The course of true therapy may not always run smooth. Conflicts and ill feelings can arise just the same as elsewhere – therapists can offend, get things wrong, be clumsy or annoying as well as other mere mortals. Like others too, they can also be unprofessional, unethical and even, very rarely, criminal. It may be that your therapist hasn’t done anything ‘wrong’ as such, but you just feel as if you aren’t getting anywhere or you have a vague and repeated sense of unease in the consulting room. Therapy works best if you are able to be as open and honest about any difficulty you may be having – which may be especially challenging if you struggle with being assertive.
A good outcome of addressing any niggle or outrage would be a fruitful conversation that not only resolves things between you both, but also enriches your therapy. A grievance against your therapist may well rhyme with another outside the consulting room – feeling your therapist is say, ‘judging you as silly’ (a real complaint made to me) may point to similar feelings you may have about a parent (it turned out in my case). A trickier outcome however is when you end up needing to make a formal complaint about things, when professional boundaries are not respected.
We know what to expect from our GP or hairdresser or window cleaner. But many clients that I meet don’t know what to expect in therapy, or indeed what is deemed ‘normal’ behaviour in a therapist. This helps to fuel a power differential – a client is vulnerable, by definition, and may be keen or even desperate to feel better. This means hope, time, money and maybe more will be invested into a therapist – the professional – who knows more than the client about the process a client is thinking about committing to.
It’s more than ok to ask about how your therapist views the process, and what the sessions might ‘look like’. I tend to know what my plumber is doing to fix the problem so I know what I’m paying for and what to say to the next plumber if things go wrong. I also happen to be someone who likes to know how things work, especially if I’m paying for it. A good therapist should be open to discussing their approach. Admittedly this can often be a difficult thing to nail down, as therapy doesn’t follow a pre-ordained trajectory or follow any set rules. But it should be possible to describe general ideas, theoretical influences and techniques used.
Exploring the process at the outset may encourage an essential spirit of collaboration, which also involves being as open and honest as you can be – not only about the issues you want to address in the work, but also how you experience your therapist and the work. If something happens or is said that makes you feel uncomfortable in any way, you have a right to address this – just as you may speak up if your dentist feels your leg rather than your molar or your hairdresser starts texting while cutting your fringe.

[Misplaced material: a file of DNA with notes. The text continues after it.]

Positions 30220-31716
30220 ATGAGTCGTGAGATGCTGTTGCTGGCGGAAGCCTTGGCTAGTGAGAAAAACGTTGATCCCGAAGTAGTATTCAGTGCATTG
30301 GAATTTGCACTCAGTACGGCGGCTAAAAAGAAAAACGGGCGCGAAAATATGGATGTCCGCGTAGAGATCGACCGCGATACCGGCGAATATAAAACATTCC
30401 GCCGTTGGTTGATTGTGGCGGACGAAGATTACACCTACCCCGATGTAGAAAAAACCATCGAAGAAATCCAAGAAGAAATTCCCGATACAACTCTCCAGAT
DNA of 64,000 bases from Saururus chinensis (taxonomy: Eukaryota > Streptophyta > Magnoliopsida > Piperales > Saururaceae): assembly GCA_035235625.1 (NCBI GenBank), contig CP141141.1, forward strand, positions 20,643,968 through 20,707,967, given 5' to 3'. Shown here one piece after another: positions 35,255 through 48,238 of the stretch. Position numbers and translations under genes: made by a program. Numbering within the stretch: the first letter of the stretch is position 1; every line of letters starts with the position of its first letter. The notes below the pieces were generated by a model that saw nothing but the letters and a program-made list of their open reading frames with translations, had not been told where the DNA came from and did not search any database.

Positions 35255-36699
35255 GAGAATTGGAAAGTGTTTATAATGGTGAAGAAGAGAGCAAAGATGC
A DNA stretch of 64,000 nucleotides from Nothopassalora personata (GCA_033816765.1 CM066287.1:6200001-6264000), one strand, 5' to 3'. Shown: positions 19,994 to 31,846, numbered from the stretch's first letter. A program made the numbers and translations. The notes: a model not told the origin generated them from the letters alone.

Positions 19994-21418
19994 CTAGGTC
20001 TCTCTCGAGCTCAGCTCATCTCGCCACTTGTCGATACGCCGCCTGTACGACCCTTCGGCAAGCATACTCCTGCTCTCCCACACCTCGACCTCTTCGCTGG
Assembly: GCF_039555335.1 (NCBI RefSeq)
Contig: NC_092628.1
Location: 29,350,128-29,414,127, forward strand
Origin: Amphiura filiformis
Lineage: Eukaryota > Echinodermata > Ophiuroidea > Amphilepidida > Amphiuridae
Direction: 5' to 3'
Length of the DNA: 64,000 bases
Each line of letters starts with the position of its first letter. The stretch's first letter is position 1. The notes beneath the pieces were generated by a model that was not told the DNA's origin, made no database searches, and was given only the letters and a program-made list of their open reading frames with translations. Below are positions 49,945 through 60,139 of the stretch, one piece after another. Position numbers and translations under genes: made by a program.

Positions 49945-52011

But even if the therapy has been explained as well as possible, it may still be unclear as to what is or isn’t appropriate for your therapist to say or do. There are obvious no-nos: your therapist is drunk (sad, but has been true), falls asleep (yup, I’ve heard that one more than once), tries it on with you, fails to turn up, talks about him/herself incessantly or spends session time moaning about his/her mortgage payments. But of course some things are less clear cut. What if you feel derided or not taken seriously enough or simply uncomfortable, but you can’t be sure about these feelings as you may often feel similarly amongst friends or family. Even in doubt, I’d encourage you to talk about this.
Any reputable therapist will be open to feedback. I like to think I’m one of these and indeed, I’ve been clumsy, I’ve got something wrong, I’ve even cocked up timings and double booked clients. I’ve been told that my weekly sessions are of no apparent help. Most often though, I’ve had a useful conversation about what went wrong, why it may have gone wrong and what can be learnt from it. Conversations like these offer a really valuable opportunity to resolve a potential rupture or conflict, and may also offer ‘safe’ practice for someone who tends to swerve conflict or confrontation of any sort. ‘Safe’ because a therapist shouldn’t retaliate, punish or disappear in the face of a tricky conversation, but calmly hear.
It’s uncomfortable for me to think about fellow professionals who won’t resolve things or behave badly, but if you can’t resolve a conflict in the room, there are other ways to get heard and seek redress. It may be worth deciding what you want – an apology, an explanation or even for your therapist to be struck off a professional register. In private practice this means contacting a therapist’s professional body – the UKCP or BACP for example, who have machinery in place to resolve conflict and discipline their members after a process of inquiry. Both have published ethical codes that may help guide you on the standard you should expect. If you are seeing a therapist in a service (a GP practice, a charity or statutory one), there should be an internal procedure to go through first.
But as a general rule, good therapy should allow you to feel safe and should enable you to take risks – including talking about how you think the therapy and therapist are impacting on you.